Europe’s Clocks Are Running Slow Because of Latest Kosovo-Serbia Conflict

Ovens, microwaves, radios, clocks and other electronic devices around Europe have been running on less power for over a month, due to an energy conflict between Serbia and its former province Kosovo.  

The Continental European Power System, which provides energy for around 25 countries in Europe, spanning from Spain to Turkey in the south and from the Netherlands to Poland in the north, has experienced an irregularity in its electrical frequency stemming from a dispute in the Balkans.

The decrease in electricity has caused electric clocks to show a delay of around six minutes.

“We saw since mid-January a decrease in the system frequency, which originated in Kosovo and was not addressed by Kosovo and Serbia, both having technical responsibility,” Susanne Nies, a representative of the European Network of Transmission System Operators for Electricity (ENTSO-E), told Newsweek.

“It is not acceptable that the high quality of Europe’s power system is impacted by such misbehavior,” Nies added.

878999048 Birds sit on an electricity pylon as an airplane flies past, in Pristina, Kosovo, on November 25, 2017. Ovens, microwaves, radios, clocks and other electronic devices around Europe have been running on less power for over a month, due to an energy dispute between Serbia and its former province Kosovo.   RMEND NIMANI/AFP/Getty Images)

Electricity and other utilities have been a point of contention between Serbia and Kosovo ever since the former province broke away from Belgrade in a bloody conflict in the late 1990s. Kosovo unilaterally declared independence in 2008. Many countries, including the United States and 23 of the European Union’s 28 members, have acknowledged Kosovo’s independence. But Serbia refuses to recognize Kosovo as an independent country—a fact that’s made it difficult for Pristina to exert its authority over its power grid.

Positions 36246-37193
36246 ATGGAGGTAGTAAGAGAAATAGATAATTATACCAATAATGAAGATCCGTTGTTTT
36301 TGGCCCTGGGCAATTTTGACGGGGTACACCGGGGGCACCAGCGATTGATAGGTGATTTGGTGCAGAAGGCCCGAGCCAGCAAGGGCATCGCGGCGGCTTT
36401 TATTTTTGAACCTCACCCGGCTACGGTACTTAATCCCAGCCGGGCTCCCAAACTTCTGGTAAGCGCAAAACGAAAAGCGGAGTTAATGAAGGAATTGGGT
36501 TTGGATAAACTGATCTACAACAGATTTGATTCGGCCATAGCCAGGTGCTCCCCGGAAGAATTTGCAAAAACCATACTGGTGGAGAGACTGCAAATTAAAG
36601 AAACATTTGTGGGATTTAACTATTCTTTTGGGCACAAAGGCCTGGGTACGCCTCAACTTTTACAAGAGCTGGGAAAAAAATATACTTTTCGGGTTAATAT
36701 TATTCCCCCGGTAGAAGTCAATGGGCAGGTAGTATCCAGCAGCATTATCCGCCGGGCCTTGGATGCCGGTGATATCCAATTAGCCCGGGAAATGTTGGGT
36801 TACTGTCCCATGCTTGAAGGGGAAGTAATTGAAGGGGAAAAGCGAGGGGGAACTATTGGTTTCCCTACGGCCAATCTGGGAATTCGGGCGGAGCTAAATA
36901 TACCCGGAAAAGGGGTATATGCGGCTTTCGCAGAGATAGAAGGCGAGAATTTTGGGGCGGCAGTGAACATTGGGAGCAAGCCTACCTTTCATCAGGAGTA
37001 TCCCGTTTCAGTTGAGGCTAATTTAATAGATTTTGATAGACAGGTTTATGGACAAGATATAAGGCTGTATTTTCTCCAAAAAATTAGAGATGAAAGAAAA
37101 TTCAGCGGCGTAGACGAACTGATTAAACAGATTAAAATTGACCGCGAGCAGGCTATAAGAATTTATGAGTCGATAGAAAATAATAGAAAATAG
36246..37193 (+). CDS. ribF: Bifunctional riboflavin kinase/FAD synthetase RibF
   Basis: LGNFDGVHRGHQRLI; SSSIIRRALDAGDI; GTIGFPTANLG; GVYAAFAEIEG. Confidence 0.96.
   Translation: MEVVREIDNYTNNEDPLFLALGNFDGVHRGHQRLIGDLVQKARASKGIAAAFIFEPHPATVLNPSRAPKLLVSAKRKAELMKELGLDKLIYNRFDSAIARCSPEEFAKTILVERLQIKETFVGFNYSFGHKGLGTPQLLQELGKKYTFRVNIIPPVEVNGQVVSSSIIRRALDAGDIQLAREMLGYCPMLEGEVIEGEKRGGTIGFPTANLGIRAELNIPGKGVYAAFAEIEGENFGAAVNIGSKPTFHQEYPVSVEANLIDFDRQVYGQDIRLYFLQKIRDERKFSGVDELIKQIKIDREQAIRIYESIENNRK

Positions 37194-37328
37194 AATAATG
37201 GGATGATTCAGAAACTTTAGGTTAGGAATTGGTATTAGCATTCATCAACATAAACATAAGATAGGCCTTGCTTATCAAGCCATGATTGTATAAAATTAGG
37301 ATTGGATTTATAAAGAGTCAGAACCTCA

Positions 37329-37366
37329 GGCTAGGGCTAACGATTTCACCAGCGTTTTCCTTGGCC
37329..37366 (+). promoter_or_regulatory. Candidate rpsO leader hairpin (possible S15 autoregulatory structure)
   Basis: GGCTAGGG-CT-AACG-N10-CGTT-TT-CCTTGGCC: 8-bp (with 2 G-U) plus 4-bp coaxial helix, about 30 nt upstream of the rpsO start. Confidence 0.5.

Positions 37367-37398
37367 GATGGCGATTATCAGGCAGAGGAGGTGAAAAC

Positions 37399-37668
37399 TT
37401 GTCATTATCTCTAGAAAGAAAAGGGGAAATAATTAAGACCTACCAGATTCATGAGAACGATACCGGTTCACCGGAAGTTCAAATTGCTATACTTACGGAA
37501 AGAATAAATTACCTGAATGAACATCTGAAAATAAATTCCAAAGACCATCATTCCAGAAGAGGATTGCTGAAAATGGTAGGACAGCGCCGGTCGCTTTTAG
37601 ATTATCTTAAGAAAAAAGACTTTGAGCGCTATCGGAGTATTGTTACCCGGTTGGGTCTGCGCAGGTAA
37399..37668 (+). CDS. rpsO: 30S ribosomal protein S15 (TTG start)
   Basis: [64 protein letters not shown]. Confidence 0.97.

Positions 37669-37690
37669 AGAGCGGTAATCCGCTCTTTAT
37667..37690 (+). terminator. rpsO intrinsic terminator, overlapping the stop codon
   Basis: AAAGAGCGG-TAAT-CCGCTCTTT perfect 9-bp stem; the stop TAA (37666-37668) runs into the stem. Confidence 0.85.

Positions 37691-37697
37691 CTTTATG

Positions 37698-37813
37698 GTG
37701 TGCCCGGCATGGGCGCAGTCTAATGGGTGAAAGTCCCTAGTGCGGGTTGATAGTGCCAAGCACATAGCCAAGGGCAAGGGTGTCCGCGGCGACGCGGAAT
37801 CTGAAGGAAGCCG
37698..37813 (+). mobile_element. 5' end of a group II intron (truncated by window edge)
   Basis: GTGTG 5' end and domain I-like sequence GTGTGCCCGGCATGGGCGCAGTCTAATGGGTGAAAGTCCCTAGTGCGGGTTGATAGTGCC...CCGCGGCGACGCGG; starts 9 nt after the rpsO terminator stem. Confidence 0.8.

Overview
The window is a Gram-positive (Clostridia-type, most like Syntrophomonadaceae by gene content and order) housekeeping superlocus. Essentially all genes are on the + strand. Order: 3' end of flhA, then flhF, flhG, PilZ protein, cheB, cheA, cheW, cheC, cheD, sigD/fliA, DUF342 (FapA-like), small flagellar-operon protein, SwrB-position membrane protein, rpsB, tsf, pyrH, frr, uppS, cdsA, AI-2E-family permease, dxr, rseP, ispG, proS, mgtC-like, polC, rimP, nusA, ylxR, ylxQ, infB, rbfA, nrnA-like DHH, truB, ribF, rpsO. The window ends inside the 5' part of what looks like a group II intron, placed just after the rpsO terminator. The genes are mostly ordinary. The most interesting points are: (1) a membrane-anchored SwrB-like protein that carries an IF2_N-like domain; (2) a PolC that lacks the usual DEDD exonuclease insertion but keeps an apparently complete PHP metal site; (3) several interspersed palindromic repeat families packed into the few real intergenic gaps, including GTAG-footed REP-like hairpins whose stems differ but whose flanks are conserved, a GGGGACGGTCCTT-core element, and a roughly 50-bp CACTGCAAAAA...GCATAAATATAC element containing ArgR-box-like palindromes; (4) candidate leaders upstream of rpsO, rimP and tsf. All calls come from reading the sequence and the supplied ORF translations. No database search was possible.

Some Serb-majority municipalities in Kosovo—areas where the majority of the population is Serbian instead of ethnic Albanian, like in most of the country—have refused to pay Kosovo’s government for the electricity they use.

Kosovo and Serbia penned an agreement in 2015 that would allow Serbia’s public energy company to establish an electrical company in Kosovo to service the Serb-majority areas. But the company hasn’t been launched because authorities in Kosovo have failed to register it.

Then in December, Kosovo suddenly announced that it would stop paying the energy bills of these Serb-majority municipalities. This is likely the reason for the recent change in electrical frequency originating from Serbia and Kosovo, sources told Newsweek.

On Monday, Kosovo’s public energy company announced that it would reverse course and start paying for the electricity used in Serb-majority municipalities once again. Kosovo’s Prime Minister Ramush Haradinaj said it was a temporary decision that would allow Kosovo to “remain at the table to gain our right to become an operator in the network of transmission operators in Europe.”

Nies told Newsweek that Europe’s energy problem had been resolved on Tuesday because “Kosovo produces again for its supply.”